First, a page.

Elise has posted her promised piece on polygamy, which is part of a series she has kindly named after me. At least, I hope she is intending to be kind.
She ends this way:
"I do not object to gay marriage. However, I do not consider those who do object to it to be stupid, ignorant, bigoted, shortsighted, ridiculous, not worthy of response, or crazy. Instead I respect their position, acknowledge the validity of their concerns, and couch my position in terms of my own preferences and my opinion that legalizing gay marriage will not undermine the role marriage plays - or should play - in holding society together. This leaves me free to oppose legalizing polygamy when the time comes. I realize full well that when I do argue against legalizing polygamy, I will be denounced as stupid, ignorant, bigoted, shortsighted, ridiculous, not worthy of response, or crazy. I’ll have to put up with that but I don’t plan to give anyone grounds to also denounce me as inconsistent."
I guess it's good to avoid inconsistency, exceptis excipiendis. I do not support "gay marriage," for reasons explored in great detail in the comments here, but which largely boil down to my sense that marriage is wrongly thought of as a contract, and rightly thought of as a kinship bond. The idea that any two people should be free to marry is part and parcel of the idea that marriage is just a contract between two individuals, which exists for their pleasure and convenience and can be dissolved for the same reasons. Only when we see marriage as the institution that it really is -- the formation of a kinship bond that unites bloodlines across generations -- can we correctly account for the duties arising from it that are owed to both previous and subsequent generations. These begin with not divorcing, but certainly include structuring marriage so that it has at least the theoretical potential of producing a subsequent generation.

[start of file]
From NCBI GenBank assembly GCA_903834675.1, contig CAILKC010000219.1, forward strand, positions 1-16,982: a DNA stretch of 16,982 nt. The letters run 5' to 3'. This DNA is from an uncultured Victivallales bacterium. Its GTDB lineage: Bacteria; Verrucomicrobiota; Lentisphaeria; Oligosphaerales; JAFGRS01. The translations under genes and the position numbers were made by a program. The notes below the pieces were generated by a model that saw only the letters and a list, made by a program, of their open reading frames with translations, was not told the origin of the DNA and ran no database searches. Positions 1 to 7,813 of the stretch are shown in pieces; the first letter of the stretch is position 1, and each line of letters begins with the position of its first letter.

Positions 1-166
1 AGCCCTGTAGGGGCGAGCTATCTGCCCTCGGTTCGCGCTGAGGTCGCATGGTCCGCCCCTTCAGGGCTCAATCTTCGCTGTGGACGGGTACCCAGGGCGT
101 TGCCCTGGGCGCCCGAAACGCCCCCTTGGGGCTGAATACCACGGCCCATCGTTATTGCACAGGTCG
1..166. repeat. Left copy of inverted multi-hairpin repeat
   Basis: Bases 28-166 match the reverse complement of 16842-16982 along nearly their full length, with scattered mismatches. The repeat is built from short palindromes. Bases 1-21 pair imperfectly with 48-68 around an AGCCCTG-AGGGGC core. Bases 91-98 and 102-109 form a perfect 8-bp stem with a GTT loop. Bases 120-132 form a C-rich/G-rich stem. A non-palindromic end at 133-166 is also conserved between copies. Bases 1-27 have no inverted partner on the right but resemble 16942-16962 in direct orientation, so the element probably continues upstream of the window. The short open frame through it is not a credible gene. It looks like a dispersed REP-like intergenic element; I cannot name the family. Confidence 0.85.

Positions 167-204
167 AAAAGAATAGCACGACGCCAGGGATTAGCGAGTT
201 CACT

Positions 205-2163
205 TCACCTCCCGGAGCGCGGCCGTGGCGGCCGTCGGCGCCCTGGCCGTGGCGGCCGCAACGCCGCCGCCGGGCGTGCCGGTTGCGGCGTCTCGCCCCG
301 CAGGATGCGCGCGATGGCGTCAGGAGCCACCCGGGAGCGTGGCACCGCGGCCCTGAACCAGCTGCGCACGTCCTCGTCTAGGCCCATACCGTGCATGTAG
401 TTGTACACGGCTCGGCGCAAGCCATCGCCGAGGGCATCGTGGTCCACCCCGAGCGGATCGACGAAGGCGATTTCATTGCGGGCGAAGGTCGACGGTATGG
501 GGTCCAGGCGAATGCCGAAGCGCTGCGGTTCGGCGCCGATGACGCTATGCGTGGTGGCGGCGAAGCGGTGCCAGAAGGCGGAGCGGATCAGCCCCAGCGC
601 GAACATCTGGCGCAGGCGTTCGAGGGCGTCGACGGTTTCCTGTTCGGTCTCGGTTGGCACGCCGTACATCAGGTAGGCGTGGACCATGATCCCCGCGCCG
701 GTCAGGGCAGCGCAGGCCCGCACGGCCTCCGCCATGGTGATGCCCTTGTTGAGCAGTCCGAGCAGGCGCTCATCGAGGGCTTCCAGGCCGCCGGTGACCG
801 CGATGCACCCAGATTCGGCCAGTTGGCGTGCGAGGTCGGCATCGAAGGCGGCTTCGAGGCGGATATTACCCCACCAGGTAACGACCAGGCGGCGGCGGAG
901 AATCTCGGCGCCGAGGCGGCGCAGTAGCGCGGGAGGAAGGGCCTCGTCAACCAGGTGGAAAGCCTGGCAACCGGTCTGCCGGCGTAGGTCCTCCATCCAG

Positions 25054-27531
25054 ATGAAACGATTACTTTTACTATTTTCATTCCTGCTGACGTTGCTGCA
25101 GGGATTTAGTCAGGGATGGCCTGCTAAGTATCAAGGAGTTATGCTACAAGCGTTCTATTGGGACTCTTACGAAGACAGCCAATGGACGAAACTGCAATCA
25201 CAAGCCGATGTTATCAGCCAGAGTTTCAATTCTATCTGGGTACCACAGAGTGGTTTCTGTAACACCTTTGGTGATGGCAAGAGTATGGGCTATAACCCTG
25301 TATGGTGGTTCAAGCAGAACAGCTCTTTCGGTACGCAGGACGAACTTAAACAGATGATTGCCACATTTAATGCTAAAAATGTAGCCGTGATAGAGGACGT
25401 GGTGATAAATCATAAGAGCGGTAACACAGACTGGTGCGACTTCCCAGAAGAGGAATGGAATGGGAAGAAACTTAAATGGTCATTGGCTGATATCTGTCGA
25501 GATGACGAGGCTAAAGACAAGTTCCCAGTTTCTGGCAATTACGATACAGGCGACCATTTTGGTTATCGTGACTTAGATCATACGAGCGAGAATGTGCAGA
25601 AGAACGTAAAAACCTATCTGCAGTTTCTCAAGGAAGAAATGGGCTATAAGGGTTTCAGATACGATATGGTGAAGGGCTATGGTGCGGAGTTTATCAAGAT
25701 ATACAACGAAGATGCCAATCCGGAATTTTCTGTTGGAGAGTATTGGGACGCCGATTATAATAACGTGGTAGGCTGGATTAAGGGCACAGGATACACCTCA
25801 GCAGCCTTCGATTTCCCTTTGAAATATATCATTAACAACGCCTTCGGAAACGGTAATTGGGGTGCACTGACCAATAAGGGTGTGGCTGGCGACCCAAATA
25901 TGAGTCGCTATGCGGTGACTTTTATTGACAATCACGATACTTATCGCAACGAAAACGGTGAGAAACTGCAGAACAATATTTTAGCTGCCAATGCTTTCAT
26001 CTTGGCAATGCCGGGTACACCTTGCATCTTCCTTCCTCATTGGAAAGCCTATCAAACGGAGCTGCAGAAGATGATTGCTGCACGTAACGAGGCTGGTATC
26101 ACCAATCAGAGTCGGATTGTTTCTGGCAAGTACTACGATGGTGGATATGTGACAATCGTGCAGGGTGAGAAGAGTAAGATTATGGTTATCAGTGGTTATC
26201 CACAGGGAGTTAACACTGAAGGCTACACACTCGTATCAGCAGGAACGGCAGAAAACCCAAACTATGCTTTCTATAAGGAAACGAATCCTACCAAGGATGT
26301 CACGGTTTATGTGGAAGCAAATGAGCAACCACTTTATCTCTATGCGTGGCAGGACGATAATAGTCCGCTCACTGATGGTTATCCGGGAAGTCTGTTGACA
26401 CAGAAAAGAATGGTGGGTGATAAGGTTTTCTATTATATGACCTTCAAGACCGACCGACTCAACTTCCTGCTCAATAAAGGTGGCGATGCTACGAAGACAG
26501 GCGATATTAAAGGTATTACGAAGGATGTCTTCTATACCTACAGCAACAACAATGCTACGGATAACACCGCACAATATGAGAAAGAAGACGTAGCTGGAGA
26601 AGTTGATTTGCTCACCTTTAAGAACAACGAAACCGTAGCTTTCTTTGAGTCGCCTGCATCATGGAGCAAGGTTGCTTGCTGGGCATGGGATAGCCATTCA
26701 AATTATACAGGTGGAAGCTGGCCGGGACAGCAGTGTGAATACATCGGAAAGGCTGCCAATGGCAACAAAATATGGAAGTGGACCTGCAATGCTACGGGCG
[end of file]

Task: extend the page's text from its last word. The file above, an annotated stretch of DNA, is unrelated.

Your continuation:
So, I have never been a supporter of this concept called "gay marriage." However, one argument against it that I never found convincing was the slippery slope argument that gay marriage might lead to polygamy.
The problem wasn't that the argument might not be in some sense accurate, but that the argument was unprincipled. By this I mean that it did not have a grounding principle for marriage that could explain what the institution was, or what it was for. All it was doing was trying to use a less-popular change to undermine support for a more-popular change.
If marriage really is -- as Elise says -- just whatever we decide to call by that name, then there is no foundation for the institution at all. If it is, as I say it is, a kinship bond that unites bloodlines across generations, then polygamy at least preserves the core of the institution in a way that "gay marriage" does not and cannot. The slippery slope argument doesn't work, because "gay marriage" is already the bottom of the slope.
Which, I suppose, is reason for hope in a sense; once one has reached the bottom, at least things won't get worse.
I've been reading St. Thomas Aquinas on the subject, whose arguments are sometimes very good and sometimes quite dodgy; we'll take a look at his lengthy piece on the subject in a bit. Let's talk about Elise's ideas first.